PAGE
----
We’ve not only added superficial credence to the argument now raging in Jakarta that Australia has crawled away from ASEAN and back to its ethno-racial brethren and the pretensions of deputy sheriffdom. We’ve given more resonance to the arguments of those insisting that Australia is no less a threat to ASEAN states’ interests in keeping their region peaceful than China, notwithstanding that the AUKUS and Quad states haven’t claimed any disputed atoll as their own and turned it into an unsinkable aircraft carrier.
We’ve flared the preconception that Australia is cavalier about Indonesia’s desire that foreign submarines—especially ‘nuclear’ ones—don’t secretly ply waters it regards as its tanah air (homeland).
The dynamics of Jakarta’s politics and its structures of government risk deepening this impression. Indonesia’s system affords a significant role in international affairs to its legislature. Distinct from the executive in Indonesia’s presidential system, the parliament’s commission responsible for foreign and defence issues not only exercises actual powers but also serves as a bully pulpit to shape public opinion, often in the direction of nationalist populism.
Australia has often been a favourite target of this body’s more jingoistic members, and little could inspire them more than the prospect of their southern neighbour being up to its perceived usual tricks and treating Indonesia with contempt.
The commission’s members have acted true to form, with some urging the administration to confront Australia for threatening the region’s peace and taking measures that have ‘implications for the defence … or the sovereignty of our country’.
The commission’s censure will add to the negative perceptions of AUKUS and Australia’s military ambitions already in the public domain. Australia even seems to have engendered suspicions that it’s secretly planning to arm its submarines with nuclear weapons, regardless of our assurances to the contrary.
Our assurances risk carrying as much weight in such quarters, including in the commission, as our insistence that we have no designs on Papua, even though both are true.
In democratic Indonesia, administrations can ill afford to disregard such political posturing, and the administration’s messaging has subtly adjusted. After appearing before a closed commission hearing, Deputy Foreign Minister Mahendra Siregar reaffirmed that Indonesia was ‘worried’ that Australia’s nuclear submarine plans would destabilise the region by provoking an arms race, pointing the blame for such ‘disturbance’ more openly than Retno.
All this affirms that unless Australia starts investing as much strategy and trust in diplomacy as it does in military preparedness—if not in sheer dollar terms, then at least in skill, integrity and nous—we risk doing little to ‘shape’ our region besides helping a select few deter China from forcefully reshaping it.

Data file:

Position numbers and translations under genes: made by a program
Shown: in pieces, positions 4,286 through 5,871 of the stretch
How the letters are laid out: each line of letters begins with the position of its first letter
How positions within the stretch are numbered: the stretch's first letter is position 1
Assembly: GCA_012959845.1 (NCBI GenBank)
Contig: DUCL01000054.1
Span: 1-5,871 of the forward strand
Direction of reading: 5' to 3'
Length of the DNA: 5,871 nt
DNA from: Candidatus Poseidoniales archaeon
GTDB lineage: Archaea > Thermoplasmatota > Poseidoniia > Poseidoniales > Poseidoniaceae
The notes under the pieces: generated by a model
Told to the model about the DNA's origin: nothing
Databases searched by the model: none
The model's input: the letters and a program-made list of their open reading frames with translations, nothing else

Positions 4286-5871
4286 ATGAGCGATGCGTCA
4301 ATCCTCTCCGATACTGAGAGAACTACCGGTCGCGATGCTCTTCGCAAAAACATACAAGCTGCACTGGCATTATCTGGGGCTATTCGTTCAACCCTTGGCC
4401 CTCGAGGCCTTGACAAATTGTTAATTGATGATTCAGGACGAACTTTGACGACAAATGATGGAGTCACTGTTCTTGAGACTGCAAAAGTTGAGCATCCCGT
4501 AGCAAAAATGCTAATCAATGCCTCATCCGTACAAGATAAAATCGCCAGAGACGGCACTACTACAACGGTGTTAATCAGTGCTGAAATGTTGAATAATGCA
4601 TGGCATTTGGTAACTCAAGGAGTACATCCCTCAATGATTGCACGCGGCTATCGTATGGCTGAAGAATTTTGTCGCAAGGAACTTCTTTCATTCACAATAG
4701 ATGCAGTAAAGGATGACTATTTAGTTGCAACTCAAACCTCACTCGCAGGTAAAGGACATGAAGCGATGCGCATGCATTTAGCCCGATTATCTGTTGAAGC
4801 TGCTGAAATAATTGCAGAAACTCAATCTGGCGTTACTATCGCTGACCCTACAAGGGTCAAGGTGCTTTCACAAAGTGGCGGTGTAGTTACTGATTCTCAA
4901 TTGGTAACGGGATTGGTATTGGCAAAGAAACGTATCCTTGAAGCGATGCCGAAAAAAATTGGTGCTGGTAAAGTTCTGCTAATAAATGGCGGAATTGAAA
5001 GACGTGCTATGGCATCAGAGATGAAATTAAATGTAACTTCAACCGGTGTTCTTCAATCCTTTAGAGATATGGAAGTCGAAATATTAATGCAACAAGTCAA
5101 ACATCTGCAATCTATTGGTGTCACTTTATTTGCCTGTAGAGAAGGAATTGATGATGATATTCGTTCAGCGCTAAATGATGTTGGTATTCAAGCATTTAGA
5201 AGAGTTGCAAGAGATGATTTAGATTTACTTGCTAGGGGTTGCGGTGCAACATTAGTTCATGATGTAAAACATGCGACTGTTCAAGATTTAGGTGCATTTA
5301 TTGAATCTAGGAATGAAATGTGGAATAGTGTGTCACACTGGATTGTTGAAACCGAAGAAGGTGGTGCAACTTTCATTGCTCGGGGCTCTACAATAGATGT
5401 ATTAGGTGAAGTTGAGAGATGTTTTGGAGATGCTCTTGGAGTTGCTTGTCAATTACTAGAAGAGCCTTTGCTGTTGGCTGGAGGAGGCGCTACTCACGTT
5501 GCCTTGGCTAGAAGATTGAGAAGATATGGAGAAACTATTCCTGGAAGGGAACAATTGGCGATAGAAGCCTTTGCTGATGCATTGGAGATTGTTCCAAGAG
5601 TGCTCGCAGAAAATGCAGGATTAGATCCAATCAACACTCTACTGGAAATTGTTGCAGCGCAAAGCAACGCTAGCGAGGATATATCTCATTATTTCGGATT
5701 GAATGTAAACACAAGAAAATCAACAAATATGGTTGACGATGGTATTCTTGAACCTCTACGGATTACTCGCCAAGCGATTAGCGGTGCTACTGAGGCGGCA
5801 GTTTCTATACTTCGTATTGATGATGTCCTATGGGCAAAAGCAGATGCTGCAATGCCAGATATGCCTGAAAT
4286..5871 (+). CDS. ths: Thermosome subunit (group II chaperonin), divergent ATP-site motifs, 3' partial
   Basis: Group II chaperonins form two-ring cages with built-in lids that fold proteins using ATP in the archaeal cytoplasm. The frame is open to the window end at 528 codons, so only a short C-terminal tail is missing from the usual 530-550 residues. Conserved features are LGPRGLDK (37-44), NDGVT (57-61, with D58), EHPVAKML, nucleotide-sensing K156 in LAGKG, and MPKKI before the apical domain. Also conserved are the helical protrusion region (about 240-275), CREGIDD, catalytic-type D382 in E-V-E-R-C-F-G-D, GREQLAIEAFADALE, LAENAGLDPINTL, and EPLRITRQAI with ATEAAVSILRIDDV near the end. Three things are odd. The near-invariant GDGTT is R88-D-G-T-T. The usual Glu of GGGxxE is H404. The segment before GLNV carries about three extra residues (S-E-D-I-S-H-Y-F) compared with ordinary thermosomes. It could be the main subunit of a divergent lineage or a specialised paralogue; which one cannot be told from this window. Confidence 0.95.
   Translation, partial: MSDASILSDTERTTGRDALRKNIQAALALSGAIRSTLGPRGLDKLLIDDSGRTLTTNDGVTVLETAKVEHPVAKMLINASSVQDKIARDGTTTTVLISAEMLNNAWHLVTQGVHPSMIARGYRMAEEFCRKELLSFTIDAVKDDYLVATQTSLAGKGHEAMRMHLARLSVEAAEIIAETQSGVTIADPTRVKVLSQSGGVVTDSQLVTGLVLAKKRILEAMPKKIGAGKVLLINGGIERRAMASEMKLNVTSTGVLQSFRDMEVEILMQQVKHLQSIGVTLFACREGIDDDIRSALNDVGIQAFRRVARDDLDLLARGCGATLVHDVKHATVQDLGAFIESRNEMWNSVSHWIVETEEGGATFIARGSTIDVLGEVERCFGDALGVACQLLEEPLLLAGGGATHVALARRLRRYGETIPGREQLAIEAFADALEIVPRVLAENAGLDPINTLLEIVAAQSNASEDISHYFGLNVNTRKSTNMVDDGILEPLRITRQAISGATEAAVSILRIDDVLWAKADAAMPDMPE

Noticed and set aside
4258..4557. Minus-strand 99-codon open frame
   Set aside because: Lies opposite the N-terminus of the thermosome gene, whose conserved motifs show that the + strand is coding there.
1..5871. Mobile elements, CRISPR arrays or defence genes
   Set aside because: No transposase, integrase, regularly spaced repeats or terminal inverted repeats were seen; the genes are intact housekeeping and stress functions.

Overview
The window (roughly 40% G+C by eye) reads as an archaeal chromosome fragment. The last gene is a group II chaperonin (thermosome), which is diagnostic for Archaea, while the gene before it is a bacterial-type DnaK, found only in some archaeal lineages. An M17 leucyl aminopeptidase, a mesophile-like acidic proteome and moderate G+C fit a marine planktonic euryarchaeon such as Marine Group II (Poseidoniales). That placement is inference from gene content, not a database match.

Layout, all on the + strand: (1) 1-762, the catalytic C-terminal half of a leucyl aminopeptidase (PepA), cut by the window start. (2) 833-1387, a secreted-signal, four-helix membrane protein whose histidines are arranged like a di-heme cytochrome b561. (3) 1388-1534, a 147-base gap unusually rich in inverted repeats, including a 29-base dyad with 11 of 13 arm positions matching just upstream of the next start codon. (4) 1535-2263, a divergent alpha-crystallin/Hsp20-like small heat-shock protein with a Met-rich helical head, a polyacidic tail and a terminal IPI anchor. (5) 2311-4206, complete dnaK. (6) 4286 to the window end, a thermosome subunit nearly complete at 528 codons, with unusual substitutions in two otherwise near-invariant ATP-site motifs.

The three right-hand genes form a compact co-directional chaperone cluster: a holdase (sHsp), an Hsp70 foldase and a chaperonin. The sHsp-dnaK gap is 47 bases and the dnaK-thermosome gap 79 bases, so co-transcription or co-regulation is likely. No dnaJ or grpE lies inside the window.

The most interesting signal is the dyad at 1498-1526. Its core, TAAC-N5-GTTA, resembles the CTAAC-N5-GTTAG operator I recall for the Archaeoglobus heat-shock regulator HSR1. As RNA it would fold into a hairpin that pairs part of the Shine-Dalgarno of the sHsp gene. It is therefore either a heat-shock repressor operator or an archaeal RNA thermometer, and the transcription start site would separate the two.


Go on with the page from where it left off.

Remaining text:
It’s hard to be optimistic that the government will do so. Too often the political optics seem to be paramount. And in questions of national security, it has shown little evidence, despite modest boosts to the aid budget for Southeast Asia, that it holds its foreign ministry in the same regard as defence, whether as a source of advice or as a prop for its announcements.
The view seems to be that the domestic case for doing more to pursue our foreign and strategic interests is more marketable standing in front of impressive weapons or next to American presidents than behind culturally astute diplomatic tradecraft.
The government might well claim that with Indonesia, this approach works fine. It may assume that AUKUS will not lead to Jakarta repudiating our strategic partnership agreement, let alone rejecting the Bushmaster vehicles Australia has gifted it or recoil from the other small but welcome enhancements to the defence cooperation agreement both sides committed to during the talks.
By such superficial measures, it might well be right. We’ll manage our way out of any immediate tension, which Jakarta will wish to limit.
But as the past fortnight has underlined in very dark tones (especially in our relations with France), tin-eared diplomacy accrues costs, especially in disaffecting and even offending those we need most to influence.
For the time being, Australia and Indonesia disagree fundamentally over the relative utility of dialogue and alliance-based hard power in deterring a would-be hegemon and preserving sovereignty, and about how much of the latter is necessary if the former can have any power of persuasion.
We should expect this disagreement to persist for the foreseeable future. The Widodo administration’s successor will likely think the same way.
That’s fine. We can disagree.
We should certainly not be dissuaded from taking measures we consider vital to our national security just because Jakarta holds a profoundly different perspective. (Whether the course Canberra has chosen is the right one is an entirely different debate.)
But if one of our strategic objectives is a relationship with Indonesia that has matured beyond the transactional into a genuine partnership built on mutual trust and respect, we will need to relearn how to pursue that more adroitly.
In time, we could help nudge Jakarta at least into shifting closer to those of its ASEAN partners less ambivalent about China’s real threat and how realistically to address it, while lending more credence to our claims in Washington that we are attuned to, and influential in, our region.
This will take more than just scheduling meetings better, though that would help.